Treating a pet with allergies can be perplexing. It is not always possible to distinguish food allergies from flea allergies or environmental allergies (atopy). With the exception of flea allergies where flea dirt can be seen, clinical signs are usually not enough to identify the allergy involved.
Like with other allergies the chief clinical sign of food allergies is red, itchy, and inflamed skin. Sometimes there is a gastrointestinal component to food allergies—often manifested as diarrhea. Whatever the cause, we are up to the challenge of getting your allergic pet feeling better.
We will work to differentiate what allergy is affecting your pet. One clue is to know the time of year an animal itches. Atopy, at least the first couple of years, tends to be seasonal. That is to say, itching is often in the springtime or late summer and fall. Environmental allergies (atopy) usually subside in the winter. However this isn’t always true as animals can become allergic to indoor allergens, too. Additionally, some animals can have both atopy and food allergies. Food may be a component year-round and atopy can push your pet over the itch threshold seasonally.
As a rule, most pets with food allergy (with no atopy) tend to have signs year-around. Because they are eating the same diet and that diet can affect the skin for weeks after ingestion. The skin will remain affected equally in July versus January as well as Monday versus Thursday. In other words it causes red, itchy skin continually without much variation.
The only way to diagnose food allergies definitively is with a food trial. Many legitimate allergy-testing companies that test for atopy also offer food allergy testing via blood screening. Board-certified veterinary dermatologists almost without exception agree that these blood tests are completely worthless and a waste of money. Diagnosing food allergies needs to be done with a special diet.
Food Trial Rules
- Test for three months
While some animals will improve within 10 to 14 days, others can take up to 3 months. Be persistent.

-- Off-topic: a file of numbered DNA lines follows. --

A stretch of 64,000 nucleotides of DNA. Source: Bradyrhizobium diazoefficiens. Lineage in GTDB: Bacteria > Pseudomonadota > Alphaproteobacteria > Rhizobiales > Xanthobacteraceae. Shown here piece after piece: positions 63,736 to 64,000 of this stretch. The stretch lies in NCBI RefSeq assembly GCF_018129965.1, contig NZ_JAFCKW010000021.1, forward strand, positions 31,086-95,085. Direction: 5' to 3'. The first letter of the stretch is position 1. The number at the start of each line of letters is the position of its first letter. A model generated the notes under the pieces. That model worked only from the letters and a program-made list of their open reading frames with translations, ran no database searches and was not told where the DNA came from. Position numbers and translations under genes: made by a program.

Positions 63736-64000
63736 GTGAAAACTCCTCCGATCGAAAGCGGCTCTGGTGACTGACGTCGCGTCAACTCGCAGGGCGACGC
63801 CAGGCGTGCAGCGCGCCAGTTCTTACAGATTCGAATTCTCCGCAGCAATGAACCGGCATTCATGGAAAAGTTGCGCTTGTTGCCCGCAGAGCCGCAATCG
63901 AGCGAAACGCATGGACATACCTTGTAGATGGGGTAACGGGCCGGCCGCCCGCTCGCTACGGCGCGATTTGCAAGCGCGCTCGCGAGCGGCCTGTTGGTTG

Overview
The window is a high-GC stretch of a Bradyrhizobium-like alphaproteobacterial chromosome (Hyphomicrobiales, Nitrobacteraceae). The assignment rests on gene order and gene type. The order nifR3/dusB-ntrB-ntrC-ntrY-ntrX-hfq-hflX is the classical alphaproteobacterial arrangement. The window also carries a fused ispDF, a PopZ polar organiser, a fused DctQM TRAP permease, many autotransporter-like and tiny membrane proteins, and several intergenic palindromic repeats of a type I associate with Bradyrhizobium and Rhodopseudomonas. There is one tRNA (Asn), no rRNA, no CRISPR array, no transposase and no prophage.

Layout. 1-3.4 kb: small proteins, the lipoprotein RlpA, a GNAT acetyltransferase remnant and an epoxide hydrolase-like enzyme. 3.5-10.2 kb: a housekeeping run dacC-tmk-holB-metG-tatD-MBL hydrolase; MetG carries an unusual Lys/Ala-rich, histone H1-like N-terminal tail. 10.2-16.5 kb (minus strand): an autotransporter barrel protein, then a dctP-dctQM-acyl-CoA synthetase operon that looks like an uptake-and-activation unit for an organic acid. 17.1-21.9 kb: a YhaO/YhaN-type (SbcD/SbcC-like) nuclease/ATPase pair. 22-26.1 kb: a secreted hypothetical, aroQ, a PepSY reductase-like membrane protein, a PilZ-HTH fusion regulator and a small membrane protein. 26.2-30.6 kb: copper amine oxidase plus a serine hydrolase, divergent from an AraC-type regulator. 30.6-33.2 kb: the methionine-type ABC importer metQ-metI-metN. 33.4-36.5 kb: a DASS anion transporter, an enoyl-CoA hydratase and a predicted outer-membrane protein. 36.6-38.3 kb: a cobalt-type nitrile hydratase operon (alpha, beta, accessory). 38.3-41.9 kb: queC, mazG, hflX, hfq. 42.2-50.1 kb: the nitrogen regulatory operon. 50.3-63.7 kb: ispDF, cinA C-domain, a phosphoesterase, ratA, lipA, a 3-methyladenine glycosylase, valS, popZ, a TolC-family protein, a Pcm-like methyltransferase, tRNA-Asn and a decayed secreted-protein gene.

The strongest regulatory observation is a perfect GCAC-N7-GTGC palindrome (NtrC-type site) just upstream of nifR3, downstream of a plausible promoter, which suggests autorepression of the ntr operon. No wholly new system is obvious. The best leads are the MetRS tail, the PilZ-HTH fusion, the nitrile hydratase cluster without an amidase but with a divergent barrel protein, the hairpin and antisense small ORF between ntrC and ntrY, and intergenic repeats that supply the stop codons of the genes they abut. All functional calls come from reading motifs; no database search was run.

- Allow only special diet and water
One bite of the offending food can ruin the test and you will miss the diagnosis. This cannot be emphasized enough.
- No treats.
- Use only a veterinarian recommended diet
For the initial trial please allow us to choose the diet.
- Manage all your pets’ diet
All pets in the house will need to be put on the special diet or access to other pet’s food will need to be eliminated.
- Heartworm prevention
Ask us if it is okay to use or if it will skew results.
- Feed liberally
Feed your pet slightly more food than normal. You don’t want your pet hungry and scrounging for food. If they eat something out of the garbage it may ruin the test. We’ll worry about any weight gain after diagnosis.
Non-Allergenic Diet Options
Most researchers believe that the processing of food makes it more allergenic. As such, probably the best food trial is a home-cooked diet. Most people don’t have access to the food needed for home-cooked diets or the time and effort to prepare them is not practical. As such, most people choose a commercial diet.
Typically the goal of any elimination diet is to feed 1 protein and 1 carbohydrate that is totally novel to the pet (your pet has never eaten them). In other words, we want to use a weird or obscure ingredient that your pet hasn’t been exposed to in the past. Pets can become allergic to beef, chicken, dairy, grains, or virtually any other ingredient. For our elimination diet we will choose a diet that does not have these items.
Another concern with choosing a diet is that while some diets appear to have limited ingredients, experience has shown they just don’t work, while other limited ingredient diets do. One theory is that manufacturing plants have traces of other foods left on equipment due to inadequate cleaning between batches of food. Again, let us help you pick the diet initially since we will recommend only foods from trusted manufacturers.
Another option for an elimination diet that some of our veterinarians prefer, is a hydrolyzed diet. The concept here is that even though the ingredients are common (chicken, beef etc.) the proteins, fats and carbohydrates are broken down by hydrolysis into such small particle size, the body no longer recognizes them as an allergen. This eliminates the need to determine what a pet has eaten previously and what is truly novel to that pet.
If we determine together that your pet is indeed food allergic, individual food items can be reintroduced to see if we can determine which ingredient is the problem. For example, if chicken is introduced and your pet reacts, we can now withdraw it and look for a commercial food without chicken. The limited antigen diets that we prescribe are certainly safe to use long-term but we sometimes switch them due to cost savings as limited antigen diets can be expensive.
Some may ask if there isn’t a simpler way to control food allergies. Some animals will respond to steroids (cortisone), others don’t. While we are often forced to use steroids for atopy, there may be significant unwanted side effects. Therefore even if your pet’s food allergies can be controlled with steroids, it is certainly preferable to find a diet that eliminates the need for potentially dangerous drugs.
At Dupont Veterinary Clinic we care about you and your pet. We want to be your partner in making your pet comfortable and itch-free. Please don’t hesitate to call us if you have questions about your pet’s allergies.